The Khyber Pakhtunkhwa Food Safety and Halal Food Authority has made an announcement on Thursday for taking initiative about several actions which include the banning of eight eligible eatables for ensuring the conditions of food safety and hygiene.
It was notified by the authority on Wednesday in the city of Peshawar and divisional headquarters.
Riaz Khan Mehsud—Director General of food authority while speaking at a press conference said that the authority is putting a ban on the sale of various edibles owing to multiple reasons. He informed that a committee which includes above twenty well-qualified food professionals and experts had in a meeting recommended the ban activation on several items. He said that some items are banned with immediate effect while other eatables have been granted some time for making an improvement.
Mehsud said the committee has jointly taken the decision that the sale of energy drinks, papad, carbonated drinks and chips—all are dangerous to health hence they should be banned within the premises of schools and colleges immediately. He mentioned that this ban would also be extended to universities and other areas also where it would be needed.
Dr Ziaul Haq—a committee member of the Khyber Medical University said that the university would be providing the scientific proof for the health dangers of the food items.
Mr Mehsud also said that the spices were first checked to make sure whether they contain aflatoxins or not and then on that basis the food commodities were banned. He mentioned that the ban on the sale of loose spices, sauces, salts and coloured crackers with a grace period of one year was suggested by a unanimous decision. He informed that calcium carbide was cheap and is well rooted in the entire system, so it would take a long span of time to replace it with ethylene or any other ripening agent. As per the committee a grace time span of two years has been granted and after that its use should be banned.Mr Mehsud that in the meantime research projects would be done in collaboration with the department of food sciences and technology at the University of Agriculture, KP Agriculture Research Institute, NIFA and Tarnab for identifying the other possible and less costly options of calcium carbide.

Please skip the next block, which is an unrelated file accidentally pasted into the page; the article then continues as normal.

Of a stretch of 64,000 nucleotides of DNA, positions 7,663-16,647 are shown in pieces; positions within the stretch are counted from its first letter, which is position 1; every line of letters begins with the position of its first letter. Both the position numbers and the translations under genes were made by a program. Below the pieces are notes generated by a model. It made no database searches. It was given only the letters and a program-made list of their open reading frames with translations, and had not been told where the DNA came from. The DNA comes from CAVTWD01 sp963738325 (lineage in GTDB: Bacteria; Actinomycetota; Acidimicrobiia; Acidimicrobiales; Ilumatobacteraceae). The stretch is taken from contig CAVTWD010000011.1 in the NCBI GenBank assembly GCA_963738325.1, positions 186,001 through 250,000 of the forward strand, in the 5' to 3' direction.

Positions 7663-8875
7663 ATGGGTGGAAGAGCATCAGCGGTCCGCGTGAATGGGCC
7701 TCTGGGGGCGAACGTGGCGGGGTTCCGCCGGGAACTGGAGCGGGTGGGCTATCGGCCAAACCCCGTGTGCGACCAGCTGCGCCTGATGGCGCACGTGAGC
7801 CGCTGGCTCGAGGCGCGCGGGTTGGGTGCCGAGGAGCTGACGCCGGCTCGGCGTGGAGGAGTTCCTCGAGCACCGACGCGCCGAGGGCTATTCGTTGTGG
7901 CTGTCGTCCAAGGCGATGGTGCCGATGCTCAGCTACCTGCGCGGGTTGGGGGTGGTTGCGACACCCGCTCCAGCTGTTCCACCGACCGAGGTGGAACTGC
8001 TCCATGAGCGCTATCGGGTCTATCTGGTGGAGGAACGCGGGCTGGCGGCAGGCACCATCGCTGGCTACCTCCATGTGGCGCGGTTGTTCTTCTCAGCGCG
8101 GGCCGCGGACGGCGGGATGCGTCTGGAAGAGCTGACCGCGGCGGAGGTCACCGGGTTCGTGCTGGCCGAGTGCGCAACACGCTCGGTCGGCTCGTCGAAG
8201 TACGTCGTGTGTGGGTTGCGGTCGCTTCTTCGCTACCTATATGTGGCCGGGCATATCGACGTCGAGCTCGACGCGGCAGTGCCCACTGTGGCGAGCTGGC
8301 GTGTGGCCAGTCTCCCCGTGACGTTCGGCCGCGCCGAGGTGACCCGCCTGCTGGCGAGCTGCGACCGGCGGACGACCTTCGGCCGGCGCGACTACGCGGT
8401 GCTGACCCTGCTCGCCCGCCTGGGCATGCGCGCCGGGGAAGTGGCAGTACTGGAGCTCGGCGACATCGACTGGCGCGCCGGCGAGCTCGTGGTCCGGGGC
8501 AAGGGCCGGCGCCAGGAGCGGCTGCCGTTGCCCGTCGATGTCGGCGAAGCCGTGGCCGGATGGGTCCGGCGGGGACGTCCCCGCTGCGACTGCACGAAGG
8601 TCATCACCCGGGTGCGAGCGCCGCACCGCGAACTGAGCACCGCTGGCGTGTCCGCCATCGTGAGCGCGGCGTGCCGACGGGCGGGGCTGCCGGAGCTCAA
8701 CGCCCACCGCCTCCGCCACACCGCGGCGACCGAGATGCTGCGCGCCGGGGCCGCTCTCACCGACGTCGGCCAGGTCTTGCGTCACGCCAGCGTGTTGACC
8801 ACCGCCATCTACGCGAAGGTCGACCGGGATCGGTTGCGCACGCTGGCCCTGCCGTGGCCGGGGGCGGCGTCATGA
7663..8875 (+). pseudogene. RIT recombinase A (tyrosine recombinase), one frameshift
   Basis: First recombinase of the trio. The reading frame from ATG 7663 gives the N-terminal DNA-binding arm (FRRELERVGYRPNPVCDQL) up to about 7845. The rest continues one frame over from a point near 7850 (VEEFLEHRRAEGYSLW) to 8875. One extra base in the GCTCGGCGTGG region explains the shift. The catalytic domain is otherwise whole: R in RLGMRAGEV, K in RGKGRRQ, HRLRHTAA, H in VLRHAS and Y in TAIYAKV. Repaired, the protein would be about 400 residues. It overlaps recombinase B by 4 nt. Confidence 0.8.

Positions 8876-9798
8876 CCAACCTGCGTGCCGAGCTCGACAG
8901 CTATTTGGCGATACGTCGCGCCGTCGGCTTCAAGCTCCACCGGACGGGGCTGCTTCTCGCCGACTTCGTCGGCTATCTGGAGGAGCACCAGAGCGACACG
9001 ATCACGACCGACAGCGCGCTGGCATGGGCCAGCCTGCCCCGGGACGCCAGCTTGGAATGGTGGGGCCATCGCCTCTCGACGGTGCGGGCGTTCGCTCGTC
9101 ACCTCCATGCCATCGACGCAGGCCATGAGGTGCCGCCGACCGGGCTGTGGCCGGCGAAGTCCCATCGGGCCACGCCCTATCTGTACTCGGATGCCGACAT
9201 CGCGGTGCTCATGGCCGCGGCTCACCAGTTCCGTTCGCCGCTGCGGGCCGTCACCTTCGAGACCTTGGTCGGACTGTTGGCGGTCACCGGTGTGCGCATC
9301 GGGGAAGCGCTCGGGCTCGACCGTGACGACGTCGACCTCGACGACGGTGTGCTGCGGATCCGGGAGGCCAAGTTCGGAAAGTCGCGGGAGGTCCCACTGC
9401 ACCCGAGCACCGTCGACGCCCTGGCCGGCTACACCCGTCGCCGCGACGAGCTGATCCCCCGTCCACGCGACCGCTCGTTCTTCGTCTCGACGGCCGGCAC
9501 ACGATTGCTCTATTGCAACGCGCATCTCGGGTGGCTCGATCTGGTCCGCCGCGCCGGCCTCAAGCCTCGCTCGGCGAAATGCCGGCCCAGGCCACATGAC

He also announced a ban on items like chaalia, gutka, naswar, paan, choran and on the chewing of tobacco in the province as these products are manufactured from dangerous, carcinogenic materials. He informed that nickel that is used in the making of banaspati ghee is also hazardous to health and hydrogenation process should be improved and complete saturation process should be replaced with partial saturation.
Mr Mehsud said that a span of six months would be granted to all the industries for making the required arrangements relating the effluents that could be recycled or treated instead of draining them into freshwater sources.
He also announced a ban on low quality ice-cream and other such products because of the possible use of non-food grade colours, flavours or any other health dangerous food ingredients.